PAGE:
Earlier this month, the Federal Trade Commission initiated an administrative proceeding against contact lens distributor 1-800 Contacts, Inc. The FTC claimed that certain IP settlement agreements between the company and several of its competitors violate FTC Act Section 5’s prohibition on “unfair methods of competition.” The company has vowed to “vigorously defend” itself. Separately, the huge class action alleging anti-competitive price agreements among contact lens manufacturers and distributors that we previously reported on here survived a motion to dismiss this summer. The cases serve as good reminders of the antitrust risks inherent in all agreements, explicit or allegedly implicit, with competitors.
According to the FTC’s administrative complaint, 1-800 Contacts was a pioneer in the online sale of contact lenses and maintains about a 50 percent share of such sales. Allegedly to help maintain that share, 1-800 Contacts has for years entered agreements with many of its competitors regarding the use of keywords in online advertising.
Search engines like Google or Bing generate two types of results in response to a search query. “Organic” or “natural” results are those that the engine’s algorithm deems most useful based on past queries. Displayed near those organic results are “search advertising”: links to sites of advertisers that paid the search engine to display their material in response to those keywords. Advertisers can also specify “negative keywords.” For instance, a seller of eyeglasses might bid on “glasses” but list “wine” as a negative keyword to prevent its ad from displaying in response to a query for “wine glasses.”
The FTC alleges that beginning in 2004, 1-800 Contacts began sending cease and desist letters alleging trademark infringement to competitors whose search advertising displayed in response to queries involving “1-800 Contacts” and variations. To settle such claims, 1-800 Contacts entered into at least 14 agreements that prevented the competitor from bidding on search advertising involving “1-800 Contacts” and similar terms. In nearly all the agreements, the competitor also agreed to list those same “1-800 Contacts” terms as negative keywords. The settlement agreements were reciprocal: 1-800 Contracts agreed to the same bidding prohibitions and negative keyword requirements for the competitor’s trademarks.
One competitor, Lens.com, did not settle and prevailed against the claims of trademark infringement in a 2013 opinion from the 10th Circuit. According to the FTC’s complaint, that court:
found that consumers were not confused when an advertisement for Lens.com appeared on the search results page in response to a user query for “1-800 Contacts.” … And, in the absence of the likelihood of consumer confusion, there can be no infringement of 1-800 Contacts’ trademarks.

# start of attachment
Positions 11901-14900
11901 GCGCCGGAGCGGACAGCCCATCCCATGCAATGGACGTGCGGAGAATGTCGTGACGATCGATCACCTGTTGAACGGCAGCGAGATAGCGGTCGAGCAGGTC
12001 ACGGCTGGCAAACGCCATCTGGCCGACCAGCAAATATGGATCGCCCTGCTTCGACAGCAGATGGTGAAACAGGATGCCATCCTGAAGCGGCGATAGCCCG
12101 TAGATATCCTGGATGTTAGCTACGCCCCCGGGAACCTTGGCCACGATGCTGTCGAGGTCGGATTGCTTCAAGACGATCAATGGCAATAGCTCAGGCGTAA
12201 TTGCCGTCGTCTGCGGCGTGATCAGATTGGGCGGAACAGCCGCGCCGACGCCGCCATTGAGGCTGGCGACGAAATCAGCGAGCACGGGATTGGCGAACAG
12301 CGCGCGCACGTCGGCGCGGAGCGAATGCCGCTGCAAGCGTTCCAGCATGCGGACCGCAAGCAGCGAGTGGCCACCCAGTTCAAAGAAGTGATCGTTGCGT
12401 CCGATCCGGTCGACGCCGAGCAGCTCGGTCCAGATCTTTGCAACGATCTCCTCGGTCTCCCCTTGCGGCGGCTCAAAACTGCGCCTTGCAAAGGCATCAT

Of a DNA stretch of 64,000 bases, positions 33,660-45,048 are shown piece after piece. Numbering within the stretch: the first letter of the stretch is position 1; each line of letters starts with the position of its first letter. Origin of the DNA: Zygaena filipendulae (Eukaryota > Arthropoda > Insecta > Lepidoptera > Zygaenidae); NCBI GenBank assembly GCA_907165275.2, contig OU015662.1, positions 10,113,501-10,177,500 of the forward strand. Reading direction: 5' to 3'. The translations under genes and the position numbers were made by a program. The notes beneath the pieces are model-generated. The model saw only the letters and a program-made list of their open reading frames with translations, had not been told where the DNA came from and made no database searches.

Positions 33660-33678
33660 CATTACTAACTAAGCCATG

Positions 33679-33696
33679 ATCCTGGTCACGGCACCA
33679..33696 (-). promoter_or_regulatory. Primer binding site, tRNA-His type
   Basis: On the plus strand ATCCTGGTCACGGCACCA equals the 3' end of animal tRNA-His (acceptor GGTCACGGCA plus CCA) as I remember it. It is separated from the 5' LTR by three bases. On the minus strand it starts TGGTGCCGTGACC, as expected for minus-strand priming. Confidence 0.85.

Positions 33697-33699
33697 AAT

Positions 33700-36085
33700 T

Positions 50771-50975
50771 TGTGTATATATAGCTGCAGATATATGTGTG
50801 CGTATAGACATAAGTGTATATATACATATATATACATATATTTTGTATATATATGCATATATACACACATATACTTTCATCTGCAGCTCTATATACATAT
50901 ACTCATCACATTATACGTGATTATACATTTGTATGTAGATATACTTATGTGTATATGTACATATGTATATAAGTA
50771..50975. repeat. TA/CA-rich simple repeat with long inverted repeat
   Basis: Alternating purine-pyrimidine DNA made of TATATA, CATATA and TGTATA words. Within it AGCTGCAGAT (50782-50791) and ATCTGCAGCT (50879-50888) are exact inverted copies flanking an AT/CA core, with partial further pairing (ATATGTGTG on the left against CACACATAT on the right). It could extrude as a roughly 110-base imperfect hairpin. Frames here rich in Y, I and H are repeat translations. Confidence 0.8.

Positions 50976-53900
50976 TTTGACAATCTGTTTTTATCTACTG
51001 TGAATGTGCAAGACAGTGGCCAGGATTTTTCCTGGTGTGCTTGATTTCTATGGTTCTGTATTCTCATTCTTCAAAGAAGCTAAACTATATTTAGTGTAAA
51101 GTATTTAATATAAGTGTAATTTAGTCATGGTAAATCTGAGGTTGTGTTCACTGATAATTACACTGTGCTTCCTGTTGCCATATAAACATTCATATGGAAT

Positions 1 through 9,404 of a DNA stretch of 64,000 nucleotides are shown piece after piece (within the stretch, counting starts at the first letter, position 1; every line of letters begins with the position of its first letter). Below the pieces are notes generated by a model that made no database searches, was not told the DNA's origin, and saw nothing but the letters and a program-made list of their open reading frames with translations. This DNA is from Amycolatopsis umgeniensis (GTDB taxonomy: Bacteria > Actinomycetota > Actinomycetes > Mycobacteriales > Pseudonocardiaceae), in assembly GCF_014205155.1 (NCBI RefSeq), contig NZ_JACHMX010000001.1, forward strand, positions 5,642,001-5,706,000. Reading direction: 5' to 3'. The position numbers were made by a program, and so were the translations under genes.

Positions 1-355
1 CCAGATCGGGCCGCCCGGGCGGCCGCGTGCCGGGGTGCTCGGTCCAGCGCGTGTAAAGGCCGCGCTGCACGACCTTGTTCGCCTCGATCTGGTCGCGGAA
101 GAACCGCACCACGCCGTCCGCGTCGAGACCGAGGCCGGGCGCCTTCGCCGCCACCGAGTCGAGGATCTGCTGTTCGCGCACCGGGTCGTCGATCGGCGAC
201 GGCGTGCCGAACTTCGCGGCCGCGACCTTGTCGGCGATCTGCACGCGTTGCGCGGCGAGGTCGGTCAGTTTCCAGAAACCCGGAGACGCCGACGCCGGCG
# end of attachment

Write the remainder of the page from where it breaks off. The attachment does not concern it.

The FTC alleges that the agreements restrain price competition and truthful advertising and so are inherently suspect. Further, it alleges negative effects on competition in the markets for both the sale of search advertising and the retail sale of contact lenses. The proposed relief includes prohibition on these types of agreements, although 1-800 Contacts would still be free to challenge competitor ads where it has “a good faith belief” that trademark infringement has taken place. The company responded with a press release stating that the settlement agreements merely “protect its trademark” and that it “will vigorously defend its intellectual property rights.” A hearing in front of an FTC administrative law judge is now scheduled to begin in April 2017.
Elsewhere in the industry, contact lens manufacturers will need to continue to defend against allegations that each of their similar retail pricing schemes was the result of an agreement among the manufacturers and some distributors and eye care professionals. See In re Disposable Contact Lens Antitrust Litig., MDL No. 3:15-md-2626-J-20JRK (M.D. Fla.). That series of cases has been going on for nearly two years and involves consolidated class actions in Florida on behalf of contact lens purchasers. The plaintiffs allege that the lens manufacturers agreed with each other and eye care professionals to implement similar retail pricing schemes to blunt the impact of online and mass market discounters.
The defendants’ motion to dismiss was denied earlier this summer by Senior Judge Harvey Schlesinger. The district court found it plausible that each manufacturer implemented its retail pricing scheme not merely to protect its brand’s reputation but as part of an agreement with the other manufacturers and higher-priced eye care professionals. One of the “plus” factors the court found important was the discussion of retail prices among the manufacturers, the doctors, and an industry association. The case will now proceed to discovery.
Not all agreements with competitors are “inherently suspect”; in fact, agreements that settle legal differences among competitors without the costs of litigation are usually seen as good for competition. But just as with some so-called “pay for delay” agreements in the pharmaceutical industry, the details of those settlements between competitors might raise antitrust risks. Not all strategies designed to raise the retail price of a manufacturer’s product violate the antitrust laws; however, when one group of retailers publicly advocates for a strategy and then every manufacturer in the industry adopts it, the antitrust risk increases.